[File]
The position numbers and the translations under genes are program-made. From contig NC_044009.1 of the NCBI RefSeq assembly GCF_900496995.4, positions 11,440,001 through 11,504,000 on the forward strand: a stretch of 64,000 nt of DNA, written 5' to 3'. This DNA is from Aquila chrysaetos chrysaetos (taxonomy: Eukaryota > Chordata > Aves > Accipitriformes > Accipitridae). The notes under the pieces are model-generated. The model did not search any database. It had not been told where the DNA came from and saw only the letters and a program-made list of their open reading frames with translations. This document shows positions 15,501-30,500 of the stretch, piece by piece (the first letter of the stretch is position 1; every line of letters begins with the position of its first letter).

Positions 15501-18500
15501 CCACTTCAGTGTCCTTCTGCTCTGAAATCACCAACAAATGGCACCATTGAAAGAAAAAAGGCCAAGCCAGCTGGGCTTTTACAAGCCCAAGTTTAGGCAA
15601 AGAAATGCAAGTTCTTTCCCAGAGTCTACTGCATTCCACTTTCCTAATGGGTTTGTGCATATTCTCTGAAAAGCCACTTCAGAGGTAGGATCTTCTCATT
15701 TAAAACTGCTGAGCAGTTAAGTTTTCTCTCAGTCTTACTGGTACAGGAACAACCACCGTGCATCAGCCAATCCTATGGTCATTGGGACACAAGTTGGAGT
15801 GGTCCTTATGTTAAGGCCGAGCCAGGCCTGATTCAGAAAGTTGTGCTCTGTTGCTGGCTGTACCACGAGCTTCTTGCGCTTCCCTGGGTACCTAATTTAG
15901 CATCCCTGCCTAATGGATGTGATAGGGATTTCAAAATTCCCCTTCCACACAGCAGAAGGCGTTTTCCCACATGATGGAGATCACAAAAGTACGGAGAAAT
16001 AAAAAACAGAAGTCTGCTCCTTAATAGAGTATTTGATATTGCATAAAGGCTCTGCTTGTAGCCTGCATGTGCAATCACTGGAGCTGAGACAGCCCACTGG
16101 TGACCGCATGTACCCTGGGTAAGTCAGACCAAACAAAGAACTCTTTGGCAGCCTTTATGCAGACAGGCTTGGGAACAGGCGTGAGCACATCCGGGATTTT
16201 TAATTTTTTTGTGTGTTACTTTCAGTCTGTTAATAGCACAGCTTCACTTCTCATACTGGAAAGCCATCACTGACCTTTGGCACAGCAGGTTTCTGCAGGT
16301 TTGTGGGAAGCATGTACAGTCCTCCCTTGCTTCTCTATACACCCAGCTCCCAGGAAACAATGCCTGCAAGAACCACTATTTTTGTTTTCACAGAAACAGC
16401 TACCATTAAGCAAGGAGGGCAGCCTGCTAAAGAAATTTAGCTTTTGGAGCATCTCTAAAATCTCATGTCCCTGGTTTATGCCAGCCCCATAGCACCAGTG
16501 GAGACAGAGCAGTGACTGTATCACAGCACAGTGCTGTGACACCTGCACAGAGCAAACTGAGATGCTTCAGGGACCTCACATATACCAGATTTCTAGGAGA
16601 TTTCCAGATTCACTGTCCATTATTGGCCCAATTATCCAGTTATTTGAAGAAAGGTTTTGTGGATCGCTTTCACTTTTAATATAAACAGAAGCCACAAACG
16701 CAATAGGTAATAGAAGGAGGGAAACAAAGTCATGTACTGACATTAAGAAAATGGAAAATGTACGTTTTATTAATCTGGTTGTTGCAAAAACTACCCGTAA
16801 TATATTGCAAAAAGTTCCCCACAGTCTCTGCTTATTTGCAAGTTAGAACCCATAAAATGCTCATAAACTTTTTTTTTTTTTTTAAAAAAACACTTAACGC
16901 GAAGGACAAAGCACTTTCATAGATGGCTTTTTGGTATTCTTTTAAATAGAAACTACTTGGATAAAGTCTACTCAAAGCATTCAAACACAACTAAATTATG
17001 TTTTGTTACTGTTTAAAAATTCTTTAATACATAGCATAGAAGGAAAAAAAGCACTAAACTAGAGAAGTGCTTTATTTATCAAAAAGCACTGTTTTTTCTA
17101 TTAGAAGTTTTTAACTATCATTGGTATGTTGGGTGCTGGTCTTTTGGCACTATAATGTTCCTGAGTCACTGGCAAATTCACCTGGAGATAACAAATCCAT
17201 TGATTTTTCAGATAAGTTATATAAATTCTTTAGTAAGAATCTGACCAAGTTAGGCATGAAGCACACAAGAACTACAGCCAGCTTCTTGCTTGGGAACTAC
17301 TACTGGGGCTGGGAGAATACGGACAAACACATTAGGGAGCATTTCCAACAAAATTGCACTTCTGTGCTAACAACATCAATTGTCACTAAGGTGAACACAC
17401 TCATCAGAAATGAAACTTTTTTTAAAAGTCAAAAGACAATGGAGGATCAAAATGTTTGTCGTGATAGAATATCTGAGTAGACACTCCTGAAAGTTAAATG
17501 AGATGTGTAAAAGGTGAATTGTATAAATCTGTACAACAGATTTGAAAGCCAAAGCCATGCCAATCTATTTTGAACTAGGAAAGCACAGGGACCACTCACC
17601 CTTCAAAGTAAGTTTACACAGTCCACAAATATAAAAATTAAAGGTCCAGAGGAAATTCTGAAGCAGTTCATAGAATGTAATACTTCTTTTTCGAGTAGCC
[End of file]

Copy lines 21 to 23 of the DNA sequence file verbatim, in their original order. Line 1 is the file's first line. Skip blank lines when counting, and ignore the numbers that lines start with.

17301 TACTGGGGCTGGGAGAATACGGACAAACACATTAGGGAGCATTTCCAACAAAATTGCACTTCTGTGCTAACAACATCAATTGTCACTAAGGTGAACACAC
17401 TCATCAGAAATGAAACTTTTTTTAAAAGTCAAAAGACAATGGAGGATCAAAATGTTTGTCGTGATAGAATATCTGAGTAGACACTCCTGAAAGTTAAATG
17501 AGATGTGTAAAAGGTGAATTGTATAAATCTGTACAACAGATTTGAAAGCCAAAGCCATGCCAATCTATTTTGAACTAGGAAAGCACAGGGACCACTCACC